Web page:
Let us read Luke 22:31-34, “And the Lord said, “Simon, Simon! Indeed, Satan has asked for you, that he may sift you as wheat. But I have prayed for you, that your faith should not fail; and when you have returned to Me, strengthen your brethren.” But he said to Him, “Lord, I am ready to go with You, both to prison and to death.” Then He said, “I tell you, Peter, the rooster shall not crow this day before you will deny three times that you know Me.” (NKJV) 

This is such a tender moment between the Lord Jesus and Peter…and the Lord recorded it for us to learn from.  Knowing that Peter was soon to betray Him, the Lord sought to warn him about what was about to happen to him.  To sift wheat is an action that requires violent shaking through a sieve to separate the wheat from the chaff (husks).  Satan is the evil one, the one who is “a liar, and the father of it.” (John 8:44).  The very name, Satan, means ‘the accuser’.  He is called the “accuser of the brethren.” (Revelation 12:10).  One of his works is to try the faith of believers…to place temptations and trials in their way, hoping they will not succeed.  So, the Lord tells Peter that Satan desired to try him; to place trials and temptations before him; to agitate him; to see if he would give in to these temptations and dishonor the Lord.

It was the desire of Satan to cause Peter to fail in his faithfulness and testimony.  Notice that the Lord said, “Satan has asked for you…”  Because the Lord knew this sifting of Peter would eventually produce good results, He allowed Satan to tempt him.  The Lord often tempts, or tries, us but His desire is to encourage and prove us through the trials He gives us.  Satan’s desire is for Peter’s fall, even as that is his desire for us.  Of godly temptations, we read in James 1:2-3, “My brethren, count it all joy when ye fall into divers temptations; Knowing this, that the trying of your faith worketh patience.”

Notice that even before Satan tempted Peter, the Lord was already praying for him.  How precious it is to know that the Lord intercedes even before we fail or sin.  How tender are these words to Peter, assuring Him that He was already lifting him up before His Father.  The Lord prayed for the stability of Peter’s faith.  Even though Peter vigorously declared his allegiance to the Lord, the Lord told Peter that he would indeed deny Him.  We read of Peter’s response to these words in Mark 14:31, “But he spake the more vehemently, If I should die with thee, I will not deny thee in any wise. Likewise also said they all.”  The mistake Peter made here was that he trusted his own strength more than he trusted the words of the Lord.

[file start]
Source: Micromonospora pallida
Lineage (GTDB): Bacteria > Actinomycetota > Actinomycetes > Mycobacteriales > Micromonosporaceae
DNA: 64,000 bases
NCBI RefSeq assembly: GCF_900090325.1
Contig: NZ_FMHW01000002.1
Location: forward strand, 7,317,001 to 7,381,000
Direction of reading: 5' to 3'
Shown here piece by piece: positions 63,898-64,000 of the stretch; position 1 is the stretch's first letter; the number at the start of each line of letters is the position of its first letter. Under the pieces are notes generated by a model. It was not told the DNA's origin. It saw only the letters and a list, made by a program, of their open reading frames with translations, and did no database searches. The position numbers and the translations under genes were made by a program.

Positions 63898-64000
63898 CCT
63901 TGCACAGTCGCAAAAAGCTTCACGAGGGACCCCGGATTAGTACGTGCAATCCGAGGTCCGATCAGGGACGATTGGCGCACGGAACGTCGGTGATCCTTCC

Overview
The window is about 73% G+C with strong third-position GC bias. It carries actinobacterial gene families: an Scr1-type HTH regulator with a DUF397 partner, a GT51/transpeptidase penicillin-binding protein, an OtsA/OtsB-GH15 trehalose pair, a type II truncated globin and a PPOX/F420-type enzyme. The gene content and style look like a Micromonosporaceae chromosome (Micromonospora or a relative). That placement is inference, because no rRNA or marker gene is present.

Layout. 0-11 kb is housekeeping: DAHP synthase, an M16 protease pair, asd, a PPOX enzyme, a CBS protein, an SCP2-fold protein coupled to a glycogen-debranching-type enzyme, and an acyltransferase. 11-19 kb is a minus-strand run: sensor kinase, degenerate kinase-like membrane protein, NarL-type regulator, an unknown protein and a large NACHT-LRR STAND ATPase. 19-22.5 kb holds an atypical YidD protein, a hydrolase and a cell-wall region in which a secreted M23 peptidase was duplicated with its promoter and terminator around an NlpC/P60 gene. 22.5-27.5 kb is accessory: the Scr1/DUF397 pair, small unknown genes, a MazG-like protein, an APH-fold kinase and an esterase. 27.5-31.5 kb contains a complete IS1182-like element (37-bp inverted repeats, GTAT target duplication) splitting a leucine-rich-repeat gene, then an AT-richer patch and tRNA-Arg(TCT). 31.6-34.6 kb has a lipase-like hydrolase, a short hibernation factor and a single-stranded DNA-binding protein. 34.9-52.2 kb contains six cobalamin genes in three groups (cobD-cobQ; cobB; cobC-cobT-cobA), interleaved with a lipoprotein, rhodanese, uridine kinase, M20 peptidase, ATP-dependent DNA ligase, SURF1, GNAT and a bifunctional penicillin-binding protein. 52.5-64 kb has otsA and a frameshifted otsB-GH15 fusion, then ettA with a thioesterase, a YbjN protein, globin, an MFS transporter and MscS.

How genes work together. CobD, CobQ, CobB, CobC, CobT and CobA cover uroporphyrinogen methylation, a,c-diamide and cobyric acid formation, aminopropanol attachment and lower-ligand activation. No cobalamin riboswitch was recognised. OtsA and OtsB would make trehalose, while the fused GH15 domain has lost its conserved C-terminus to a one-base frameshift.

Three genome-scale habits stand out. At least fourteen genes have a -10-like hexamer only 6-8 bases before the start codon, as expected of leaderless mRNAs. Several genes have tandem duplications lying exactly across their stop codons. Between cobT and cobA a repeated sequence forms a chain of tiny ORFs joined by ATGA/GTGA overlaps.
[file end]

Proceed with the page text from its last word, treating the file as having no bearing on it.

The Lord knew that Peter would fail, but He also knew that Peter would be restored after his failure.  We know that after the Lord was resurrected from the dead, He had a private meeting with Simon Peter as we read in Luke 24:34, “The Lord is risen indeed, and hath appeared to Simon.”  We can safely assume the Lord allowed Peter to confess his sin and was restored to the Lord.  Peter was later publicly restored to the Lord in John 21:15-17.  With his public restoration, Peter was instructed by the Lord to “feed my sheep.”  The certainly corresponds with what the Lord said to Peter in Luke 22:32, “…when you have returned to Me, strengthen your brethren.”

The Lord knew Peter would fail him, but He also knew Peter would be restored, or return to Him.  Even though Peter failed, the Lord graciously restored him and continued to use him and to use him greatly.  How wonderful is our savior that He intercedes for us, He forgives us, He restores us, and He continues to use us according to His perfect will.  (484.4)